Prime Minister Jacinda Ardern has assured New Zealanders that Pharmac will be protected in future trade agreements.
United States President Donald Trump yesterday announced plans to make countries like New Zealand pay more for drugs.
He accused other countries of "freeloading" and paying a tiny fraction of what medicine cost in the US.
His comments have drawn concern in New Zealand with one academic warning that Pharmac's role could be jeopardised in future Trans-Pacific trade agreements.
However speaking today, Ardern said New Zealand had deliberately protected the Government's drug funding agency in its trade agreements.
"It's good for New Zealanders, and we have made sure that we will be able to provide for their health needs through a model that is cost-effective for New Zealand, and we would continue to protect Pharmac in any future agreements as well."
Ardern said she was not aware of the Government having any discussions with the US about this.
"We have always been at great pains to protect Pharmac and we will in the future."
In his speech, Trump suggested the US would be making a move to rejoin negotiations with New Zealand and 10 other nations towards a Trans-Pacific trade deal.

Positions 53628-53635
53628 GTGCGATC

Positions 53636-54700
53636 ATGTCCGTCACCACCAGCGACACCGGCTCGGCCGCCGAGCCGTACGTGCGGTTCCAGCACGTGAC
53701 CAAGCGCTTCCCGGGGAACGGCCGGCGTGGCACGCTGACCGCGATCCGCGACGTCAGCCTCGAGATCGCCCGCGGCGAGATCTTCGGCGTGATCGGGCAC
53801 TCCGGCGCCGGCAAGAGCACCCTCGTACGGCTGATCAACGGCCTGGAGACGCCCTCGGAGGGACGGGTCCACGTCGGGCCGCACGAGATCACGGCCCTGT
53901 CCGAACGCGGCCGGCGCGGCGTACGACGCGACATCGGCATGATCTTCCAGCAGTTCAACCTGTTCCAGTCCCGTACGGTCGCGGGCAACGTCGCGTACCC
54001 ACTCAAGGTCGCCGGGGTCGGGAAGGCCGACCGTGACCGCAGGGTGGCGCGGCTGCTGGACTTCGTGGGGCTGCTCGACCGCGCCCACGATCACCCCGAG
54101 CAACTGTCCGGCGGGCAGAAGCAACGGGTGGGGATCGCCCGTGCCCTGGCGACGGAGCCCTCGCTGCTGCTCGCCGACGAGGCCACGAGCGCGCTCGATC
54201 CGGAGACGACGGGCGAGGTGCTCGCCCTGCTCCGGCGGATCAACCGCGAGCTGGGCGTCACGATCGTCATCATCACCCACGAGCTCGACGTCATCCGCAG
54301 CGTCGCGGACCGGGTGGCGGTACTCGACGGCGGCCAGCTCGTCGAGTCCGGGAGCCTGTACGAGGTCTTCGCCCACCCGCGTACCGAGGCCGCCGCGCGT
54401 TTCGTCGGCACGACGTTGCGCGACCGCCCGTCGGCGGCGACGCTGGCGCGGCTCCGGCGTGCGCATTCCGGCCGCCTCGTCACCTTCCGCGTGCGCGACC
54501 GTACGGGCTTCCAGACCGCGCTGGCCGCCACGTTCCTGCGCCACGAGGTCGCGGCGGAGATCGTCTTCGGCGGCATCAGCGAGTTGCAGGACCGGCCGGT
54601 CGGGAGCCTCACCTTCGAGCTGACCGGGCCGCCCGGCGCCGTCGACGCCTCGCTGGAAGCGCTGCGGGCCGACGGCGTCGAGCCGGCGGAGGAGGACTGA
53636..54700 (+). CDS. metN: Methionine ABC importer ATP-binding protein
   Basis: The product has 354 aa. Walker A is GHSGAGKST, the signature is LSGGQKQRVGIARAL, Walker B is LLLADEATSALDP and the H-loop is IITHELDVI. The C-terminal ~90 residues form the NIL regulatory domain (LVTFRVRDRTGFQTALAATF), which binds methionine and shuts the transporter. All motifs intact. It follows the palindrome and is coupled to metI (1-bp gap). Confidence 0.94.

He said he would make "fixing this injustice a top priority with every trading partner" by negotiating with other countries to pay more.
"We will demand fairness overseas. When foreign governments extort unreasonably low prices from US drug makers, Americans have to pay more to subsidise the enormous cost of research and development.
"In some cases medicine that costs a few dollars in a foreign country costs hundreds of dollars in America. The same pill with the same ingredients, in the same package, made in the same plant and that is unacceptable."
University of Auckland professor of law Jane Kelsey said if that happened it would demand extensions on patent periods as it was doing in the North American Free Trade Agreement (NAFTA) with Mexico and Canada.
Kelsey said the US was already demanding 12 years of exclusivity for biologic medicines, like Keytruda, up from five years in the TPPA.
"We can expect that if the US seek to re-enter that plus other attacks on the Pharmac process . . . will come back into play and the US terms for re-entry will be much higher than what was in the original deal."
Kelsey said it was only a matter of time before New Zealand, with other countries, would give in to US demands.
Pharmac declined to comment.